Vietnam, for instance, has only opened up its economy more recently but has already outpaced the Philippines in the amount of venture capital invested. Thailand’s government announced a new fund to support startups.

Countries like Chile and Singapore grew their startup ecosystems by making it attractive for foreign talent to get startup visas, set up businesses, and hire local employees. None of the candidates had any convincing programs to attract foreign talent.

It is still easier to register a business in Afghanistan and Mongolia that it is in the Philippines—something that small business owners can attest to. Unlike Singapore, we don’t have a consolidated one-stop, tech-enabled business registration portal linking all relevant government agencies.

Finally, I didn’t get the impression that they had an intuitive understanding of the current realities aspiring entrepreneurs face. For example, there is already a groundswell of entrepreneurial activity among local students and young professionals and freelancers. Should R&D spending go to upstream, long-term initiatives with a more speculative risk profile? Or to an entrepreneur with a minimum viable product (MVP) who needs financing to scale up? It’s a tough trade-off, but one that can’t be made without understanding the facts on the ground.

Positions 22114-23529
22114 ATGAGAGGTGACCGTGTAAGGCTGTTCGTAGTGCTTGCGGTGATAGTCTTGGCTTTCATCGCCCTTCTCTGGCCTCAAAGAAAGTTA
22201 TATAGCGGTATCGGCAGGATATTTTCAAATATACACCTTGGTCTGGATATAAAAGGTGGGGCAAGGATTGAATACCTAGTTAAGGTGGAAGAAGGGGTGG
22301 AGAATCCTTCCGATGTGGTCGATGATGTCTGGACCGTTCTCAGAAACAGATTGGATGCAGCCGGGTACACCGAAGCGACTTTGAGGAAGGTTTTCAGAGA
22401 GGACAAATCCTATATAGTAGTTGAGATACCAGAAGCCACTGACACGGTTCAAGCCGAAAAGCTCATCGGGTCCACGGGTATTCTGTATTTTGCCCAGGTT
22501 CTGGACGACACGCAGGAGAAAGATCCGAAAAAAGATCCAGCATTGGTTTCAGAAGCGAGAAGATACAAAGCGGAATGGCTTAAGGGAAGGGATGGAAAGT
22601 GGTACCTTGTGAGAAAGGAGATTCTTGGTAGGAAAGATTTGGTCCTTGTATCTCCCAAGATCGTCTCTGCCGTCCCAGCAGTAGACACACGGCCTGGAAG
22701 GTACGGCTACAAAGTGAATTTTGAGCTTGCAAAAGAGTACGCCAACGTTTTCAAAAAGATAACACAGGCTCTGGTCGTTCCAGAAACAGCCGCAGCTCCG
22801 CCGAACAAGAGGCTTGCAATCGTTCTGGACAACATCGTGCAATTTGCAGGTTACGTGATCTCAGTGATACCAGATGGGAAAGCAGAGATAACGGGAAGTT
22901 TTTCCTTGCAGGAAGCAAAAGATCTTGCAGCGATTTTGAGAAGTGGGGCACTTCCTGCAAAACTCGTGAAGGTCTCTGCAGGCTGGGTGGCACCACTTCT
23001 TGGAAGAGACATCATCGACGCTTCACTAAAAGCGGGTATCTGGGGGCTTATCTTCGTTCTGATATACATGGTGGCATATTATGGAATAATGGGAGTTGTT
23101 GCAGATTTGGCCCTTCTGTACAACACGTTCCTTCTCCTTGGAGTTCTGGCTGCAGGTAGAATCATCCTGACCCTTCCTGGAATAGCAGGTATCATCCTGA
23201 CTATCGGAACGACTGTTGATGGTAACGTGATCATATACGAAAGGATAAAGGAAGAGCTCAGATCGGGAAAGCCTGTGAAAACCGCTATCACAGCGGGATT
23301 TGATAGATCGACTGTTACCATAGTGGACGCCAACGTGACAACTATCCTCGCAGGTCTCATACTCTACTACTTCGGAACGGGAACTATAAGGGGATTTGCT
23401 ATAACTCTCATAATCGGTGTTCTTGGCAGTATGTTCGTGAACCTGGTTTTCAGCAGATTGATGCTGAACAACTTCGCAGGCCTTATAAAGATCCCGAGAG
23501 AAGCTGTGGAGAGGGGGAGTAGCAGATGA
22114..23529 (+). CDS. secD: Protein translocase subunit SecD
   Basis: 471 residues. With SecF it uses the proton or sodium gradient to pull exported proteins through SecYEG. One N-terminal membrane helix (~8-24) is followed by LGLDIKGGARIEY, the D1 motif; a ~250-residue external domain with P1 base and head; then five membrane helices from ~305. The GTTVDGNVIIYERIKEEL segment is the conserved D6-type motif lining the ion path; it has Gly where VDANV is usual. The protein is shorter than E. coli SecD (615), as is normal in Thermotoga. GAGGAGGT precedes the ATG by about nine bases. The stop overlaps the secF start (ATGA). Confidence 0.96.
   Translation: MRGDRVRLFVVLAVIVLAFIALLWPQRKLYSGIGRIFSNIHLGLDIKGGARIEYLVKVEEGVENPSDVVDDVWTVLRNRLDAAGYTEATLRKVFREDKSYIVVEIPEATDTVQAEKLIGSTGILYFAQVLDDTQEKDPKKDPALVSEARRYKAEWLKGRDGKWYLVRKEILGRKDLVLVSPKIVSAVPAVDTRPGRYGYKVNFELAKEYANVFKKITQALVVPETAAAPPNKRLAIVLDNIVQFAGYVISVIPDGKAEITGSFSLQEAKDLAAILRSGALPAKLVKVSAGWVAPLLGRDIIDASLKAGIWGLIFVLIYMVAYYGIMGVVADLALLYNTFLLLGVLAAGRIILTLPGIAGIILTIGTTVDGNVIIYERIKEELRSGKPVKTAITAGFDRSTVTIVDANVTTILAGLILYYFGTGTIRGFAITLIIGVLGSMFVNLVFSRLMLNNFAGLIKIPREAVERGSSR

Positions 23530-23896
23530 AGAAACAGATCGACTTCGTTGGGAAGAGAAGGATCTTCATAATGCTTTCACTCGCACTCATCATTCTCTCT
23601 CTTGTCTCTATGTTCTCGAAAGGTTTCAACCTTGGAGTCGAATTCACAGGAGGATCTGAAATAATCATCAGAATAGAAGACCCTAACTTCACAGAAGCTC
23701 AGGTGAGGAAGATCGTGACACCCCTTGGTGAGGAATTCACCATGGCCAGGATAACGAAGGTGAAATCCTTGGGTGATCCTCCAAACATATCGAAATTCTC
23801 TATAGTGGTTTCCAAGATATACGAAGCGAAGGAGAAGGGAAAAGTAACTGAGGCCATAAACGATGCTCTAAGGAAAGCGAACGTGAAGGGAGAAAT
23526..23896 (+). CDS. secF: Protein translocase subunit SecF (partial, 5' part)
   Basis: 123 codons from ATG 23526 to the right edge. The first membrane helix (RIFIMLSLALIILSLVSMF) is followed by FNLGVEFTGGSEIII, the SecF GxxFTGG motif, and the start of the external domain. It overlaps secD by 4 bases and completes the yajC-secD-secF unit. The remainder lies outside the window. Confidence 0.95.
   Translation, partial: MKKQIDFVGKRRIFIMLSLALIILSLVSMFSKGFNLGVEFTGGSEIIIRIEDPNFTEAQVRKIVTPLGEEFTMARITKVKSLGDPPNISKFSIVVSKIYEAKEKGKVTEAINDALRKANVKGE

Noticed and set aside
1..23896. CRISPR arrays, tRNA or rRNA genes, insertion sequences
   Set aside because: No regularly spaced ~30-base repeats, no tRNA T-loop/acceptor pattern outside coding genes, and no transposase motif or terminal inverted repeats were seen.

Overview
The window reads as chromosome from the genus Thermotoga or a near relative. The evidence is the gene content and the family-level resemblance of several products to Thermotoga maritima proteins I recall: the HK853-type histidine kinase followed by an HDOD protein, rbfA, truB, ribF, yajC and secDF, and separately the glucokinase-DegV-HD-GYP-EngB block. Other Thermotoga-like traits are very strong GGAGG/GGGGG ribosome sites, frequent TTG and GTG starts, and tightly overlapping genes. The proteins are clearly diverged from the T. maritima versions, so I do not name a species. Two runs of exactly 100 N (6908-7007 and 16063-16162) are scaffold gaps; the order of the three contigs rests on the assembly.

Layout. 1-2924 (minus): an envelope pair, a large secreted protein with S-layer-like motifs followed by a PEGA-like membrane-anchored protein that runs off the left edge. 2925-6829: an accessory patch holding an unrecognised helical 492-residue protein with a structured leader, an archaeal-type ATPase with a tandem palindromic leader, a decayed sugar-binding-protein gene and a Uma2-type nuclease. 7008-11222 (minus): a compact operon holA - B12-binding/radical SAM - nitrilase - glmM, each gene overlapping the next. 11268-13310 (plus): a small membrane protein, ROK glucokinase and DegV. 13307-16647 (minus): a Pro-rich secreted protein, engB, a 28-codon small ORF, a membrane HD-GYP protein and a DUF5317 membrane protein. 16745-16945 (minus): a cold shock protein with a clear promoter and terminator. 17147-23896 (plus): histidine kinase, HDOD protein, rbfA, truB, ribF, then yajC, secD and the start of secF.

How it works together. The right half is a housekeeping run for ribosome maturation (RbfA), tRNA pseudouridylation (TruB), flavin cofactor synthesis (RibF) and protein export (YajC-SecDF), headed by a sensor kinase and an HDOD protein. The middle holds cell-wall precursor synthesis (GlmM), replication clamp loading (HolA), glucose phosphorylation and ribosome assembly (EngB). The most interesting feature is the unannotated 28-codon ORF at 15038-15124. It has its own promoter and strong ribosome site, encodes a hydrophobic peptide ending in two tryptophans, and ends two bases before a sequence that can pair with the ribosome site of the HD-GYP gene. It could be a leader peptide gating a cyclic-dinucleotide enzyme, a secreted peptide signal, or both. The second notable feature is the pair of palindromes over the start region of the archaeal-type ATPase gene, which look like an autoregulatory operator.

Will we ever get government leaders who are sympathetic to the role of innovation in building the Philippine economy? Perhaps it’s a generational problem. Younger senators like Bam Aquino and Sonny Angara have been the ones pushing for more progressive legislation. Time will tell if the innovation agenda becomes a more important issue in future election cycles.


Read your candidate’s agenda here: 

[Stack] Rodrigo Duterte’s S&T Agenda

[Stack] Miriam Defensor Santiago’s S&T Agenda

[Stack] Mar Roxas’ S&T Agenda

[Stack] Grace Poe’s S&T Agenda


Oliver Segovia is the founder and CEO of Ava Online Group, an e-commerce and digital media company. He writes for the Harvard Business Review.